CBRE research highlights industrial real estate rate gains near major airports

Rents in areas located in close proximity to major United States-based airports continue to see sizable gains, according to research recently issued by Los Angeles-based industrial real estate firm CBRE.

In a research brief, entitled “Industrial Facilities Near Airports Command Rent Premiums,” CBRE explained that companies are locating distribution operations closer to airports, or air cargo ports, in order to counter various challenges, especially increasing transportation costs, which it said account for 45%-to-70% of overall supply chain costs—based on data issued by the company’s subsidiary CBRE Supply Chain Advisory. This represents a steep uptick compared to occupancy costs, which account for 3%-to-6%, said CBRE.

What’s more, CBRE said that in an analysis of the 20 busiest U.S. airports for airfreight that average rents for warehouses located in a five-mile radius of major airports are 18.8% higher compared to the average for their metropolitan areas.

CBRE observed that the U.S. airports that have seen the highest rent premiums are Los Angeles (LAX), at $23.02, New York (JFK), at $32.35, South Florida (MIA), at $13.33, Chicago (ORD), at $7.73, and Philadelphia (PHL), at $10.00. It explained that: “these airports serve markets that are densely populated and lack developable land, contributing to rent premiums of 24% or more at properties located within a five-mile radius of them. Rent growth will likely accelerate in these markets due to highly constrained supply and elevated transportation costs.”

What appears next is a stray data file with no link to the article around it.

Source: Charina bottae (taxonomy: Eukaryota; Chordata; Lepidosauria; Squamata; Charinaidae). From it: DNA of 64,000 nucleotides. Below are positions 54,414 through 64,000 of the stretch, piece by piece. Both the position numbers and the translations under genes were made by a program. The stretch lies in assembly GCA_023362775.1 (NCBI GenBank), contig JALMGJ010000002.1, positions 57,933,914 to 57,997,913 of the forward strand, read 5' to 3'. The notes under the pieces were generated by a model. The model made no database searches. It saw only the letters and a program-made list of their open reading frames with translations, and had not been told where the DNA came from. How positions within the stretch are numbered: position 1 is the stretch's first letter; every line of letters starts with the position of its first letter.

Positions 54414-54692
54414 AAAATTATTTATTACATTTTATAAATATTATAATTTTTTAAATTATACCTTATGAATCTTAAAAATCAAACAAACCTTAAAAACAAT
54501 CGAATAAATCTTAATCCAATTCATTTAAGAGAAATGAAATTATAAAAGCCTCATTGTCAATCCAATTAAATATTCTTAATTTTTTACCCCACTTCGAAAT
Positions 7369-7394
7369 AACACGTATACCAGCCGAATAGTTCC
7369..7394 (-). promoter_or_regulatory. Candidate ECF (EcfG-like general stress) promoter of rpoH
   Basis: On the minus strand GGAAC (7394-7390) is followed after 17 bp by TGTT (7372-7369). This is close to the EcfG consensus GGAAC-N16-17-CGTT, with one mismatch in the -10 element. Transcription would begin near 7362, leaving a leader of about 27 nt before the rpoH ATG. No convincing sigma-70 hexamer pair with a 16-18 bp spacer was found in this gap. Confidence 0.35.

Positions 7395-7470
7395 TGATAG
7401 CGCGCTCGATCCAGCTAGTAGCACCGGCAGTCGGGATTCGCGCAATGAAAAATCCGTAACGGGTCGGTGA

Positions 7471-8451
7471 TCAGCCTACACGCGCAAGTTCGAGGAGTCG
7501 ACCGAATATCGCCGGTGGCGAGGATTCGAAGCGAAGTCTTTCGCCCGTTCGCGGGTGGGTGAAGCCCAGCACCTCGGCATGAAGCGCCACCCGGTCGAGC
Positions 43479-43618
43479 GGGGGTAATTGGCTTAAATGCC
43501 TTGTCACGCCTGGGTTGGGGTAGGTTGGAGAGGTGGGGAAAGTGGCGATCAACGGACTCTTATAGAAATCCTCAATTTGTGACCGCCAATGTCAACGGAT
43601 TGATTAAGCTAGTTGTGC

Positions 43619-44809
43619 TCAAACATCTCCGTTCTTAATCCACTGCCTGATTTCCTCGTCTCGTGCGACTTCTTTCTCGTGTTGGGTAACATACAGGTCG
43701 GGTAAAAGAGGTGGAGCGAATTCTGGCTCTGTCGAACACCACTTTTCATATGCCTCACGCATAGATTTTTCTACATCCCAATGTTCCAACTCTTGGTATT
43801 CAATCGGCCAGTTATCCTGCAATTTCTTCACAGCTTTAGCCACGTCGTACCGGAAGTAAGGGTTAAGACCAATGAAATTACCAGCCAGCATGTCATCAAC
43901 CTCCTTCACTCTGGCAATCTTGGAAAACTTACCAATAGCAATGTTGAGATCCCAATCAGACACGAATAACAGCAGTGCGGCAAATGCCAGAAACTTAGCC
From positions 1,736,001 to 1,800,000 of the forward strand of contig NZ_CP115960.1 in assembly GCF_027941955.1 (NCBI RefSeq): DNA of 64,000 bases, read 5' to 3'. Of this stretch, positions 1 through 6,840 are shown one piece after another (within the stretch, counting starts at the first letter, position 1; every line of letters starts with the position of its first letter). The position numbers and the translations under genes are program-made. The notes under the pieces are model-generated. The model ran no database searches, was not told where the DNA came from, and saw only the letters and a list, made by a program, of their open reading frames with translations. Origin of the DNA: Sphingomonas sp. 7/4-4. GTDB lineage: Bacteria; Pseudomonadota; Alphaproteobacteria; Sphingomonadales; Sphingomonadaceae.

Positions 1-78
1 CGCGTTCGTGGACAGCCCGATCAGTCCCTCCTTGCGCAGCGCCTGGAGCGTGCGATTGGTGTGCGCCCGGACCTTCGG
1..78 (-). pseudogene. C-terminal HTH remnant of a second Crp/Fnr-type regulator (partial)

CBRE Global Head of Industrial & Logistics Research James Breeze said in an interview that being as close as possible to a major transportation hub, whether it be air, ground, or sea, will save occupiers money in the long run, adding this drives up demand for those spaces and thus rents.

The report added that 3PLs (third-party logistics services providers) represent the largest number—at 42.7%—of leasing activity in 2022, to date, topping the segment’s share of total warehouse leasing, at 35.6%, followed by general retail and wholesale companies, at 32.2%, and food and beverage companies, at 5.2%.

When asked if 3PLs are expected to continue to lead the charge for this type of leasing activity, Breeze said CBRE continues to see distribution outsourced to 3PLs at a greater clip and do not see this changing any time soon.

“Occupiers are outsourcing distribution because of difficulty finding space, labor challenges, economic uncertainty and higher supply chain costs,” he said. “This trend really took off during the initial COVID-19 outbreak. Many occupiers were seeing the benefit of utilizing 3PLs during this period of uncertainty and the trend continues to grow. 3PLs, like any occupier type, are looking to save on costs and can benefit from being closer to major transport hubs.”

As for the biggest challenges occupiers face, as they relate to securing space, Breeze pointed to tight supply as being the biggest challenge.

“Vacancy rates are lower for product near any kind of transport hub and available land is difficult to find, so there will always be a supply-demand imbalance,” he said. “This difficulty in finding space is why outsourcing to 3PLs continue to rise.”

CBRE Americas President of Industrial & Logistics John Morris said in a statement that the immediacy of e-commerce deliveries and the generally faster pace of business than in past decades, among other factors, have made airport warehouses a critical link in many supply chains. And he noted that rents for these properties will continue to exceed their market averages for the foreseeable future.  

About the Author

Jeff Berman, Group News Editor

Jeff Berman is Group News Editor for Logistics Management, Modern Materials Handling, and Supply Chain Management Review. Jeff works and lives in Cape Elizabeth, Maine, where he covers all aspects of the supply chain, logistics, freight transportation, and materials handling sectors on a daily basis. Contact Jeff Berman




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